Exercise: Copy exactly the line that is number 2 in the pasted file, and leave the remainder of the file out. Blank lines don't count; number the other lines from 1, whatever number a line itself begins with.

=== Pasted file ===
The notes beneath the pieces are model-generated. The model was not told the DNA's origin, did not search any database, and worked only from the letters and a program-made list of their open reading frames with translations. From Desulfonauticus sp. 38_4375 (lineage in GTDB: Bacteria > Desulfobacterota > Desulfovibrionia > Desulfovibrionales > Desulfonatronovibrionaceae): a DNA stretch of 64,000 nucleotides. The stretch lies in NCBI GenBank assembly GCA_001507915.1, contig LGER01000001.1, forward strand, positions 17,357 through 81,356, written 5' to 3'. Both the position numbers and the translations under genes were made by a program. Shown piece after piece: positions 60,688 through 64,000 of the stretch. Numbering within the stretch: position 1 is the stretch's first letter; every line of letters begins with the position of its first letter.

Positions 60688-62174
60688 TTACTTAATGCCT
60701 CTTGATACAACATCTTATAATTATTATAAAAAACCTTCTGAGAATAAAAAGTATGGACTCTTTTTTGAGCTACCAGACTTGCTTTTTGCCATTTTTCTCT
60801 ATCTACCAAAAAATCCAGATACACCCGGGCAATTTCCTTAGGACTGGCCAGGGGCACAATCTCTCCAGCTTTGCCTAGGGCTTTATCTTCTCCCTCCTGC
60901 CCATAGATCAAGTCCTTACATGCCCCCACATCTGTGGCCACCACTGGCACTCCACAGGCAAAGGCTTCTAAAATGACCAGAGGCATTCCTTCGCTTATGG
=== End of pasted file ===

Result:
Positions 60688-62174